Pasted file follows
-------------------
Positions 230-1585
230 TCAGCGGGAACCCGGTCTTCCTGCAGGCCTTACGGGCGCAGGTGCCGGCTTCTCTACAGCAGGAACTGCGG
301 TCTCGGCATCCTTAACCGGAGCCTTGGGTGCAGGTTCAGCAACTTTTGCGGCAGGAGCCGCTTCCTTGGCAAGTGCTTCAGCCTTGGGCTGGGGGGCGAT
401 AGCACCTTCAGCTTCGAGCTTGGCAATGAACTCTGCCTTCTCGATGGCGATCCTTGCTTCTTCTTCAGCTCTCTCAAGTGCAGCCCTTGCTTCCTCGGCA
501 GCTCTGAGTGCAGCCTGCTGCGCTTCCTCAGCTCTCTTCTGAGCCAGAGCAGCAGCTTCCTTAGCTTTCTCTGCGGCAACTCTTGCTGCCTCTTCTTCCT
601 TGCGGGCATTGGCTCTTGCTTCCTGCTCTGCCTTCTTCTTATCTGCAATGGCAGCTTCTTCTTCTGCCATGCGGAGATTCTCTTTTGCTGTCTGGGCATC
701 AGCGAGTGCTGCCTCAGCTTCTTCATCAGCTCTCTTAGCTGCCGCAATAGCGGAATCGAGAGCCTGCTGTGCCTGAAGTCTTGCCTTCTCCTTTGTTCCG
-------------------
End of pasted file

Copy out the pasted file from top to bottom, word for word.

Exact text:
Positions 230-1585
230 TCAGCGGGAACCCGGTCTTCCTGCAGGCCTTACGGGCGCAGGTGCCGGCTTCTCTACAGCAGGAACTGCGG
301 TCTCGGCATCCTTAACCGGAGCCTTGGGTGCAGGTTCAGCAACTTTTGCGGCAGGAGCCGCTTCCTTGGCAAGTGCTTCAGCCTTGGGCTGGGGGGCGAT
401 AGCACCTTCAGCTTCGAGCTTGGCAATGAACTCTGCCTTCTCGATGGCGATCCTTGCTTCTTCTTCAGCTCTCTCAAGTGCAGCCCTTGCTTCCTCGGCA
501 GCTCTGAGTGCAGCCTGCTGCGCTTCCTCAGCTCTCTTCTGAGCCAGAGCAGCAGCTTCCTTAGCTTTCTCTGCGGCAACTCTTGCTGCCTCTTCTTCCT
601 TGCGGGCATTGGCTCTTGCTTCCTGCTCTGCCTTCTTCTTATCTGCAATGGCAGCTTCTTCTTCTGCCATGCGGAGATTCTCTTTTGCTGTCTGGGCATC
701 AGCGAGTGCTGCCTCAGCTTCTTCATCAGCTCTCTTAGCTGCCGCAATAGCGGAATCGAGAGCCTGCTGTGCCTGAAGTCTTGCCTTCTCCTTTGTTCCG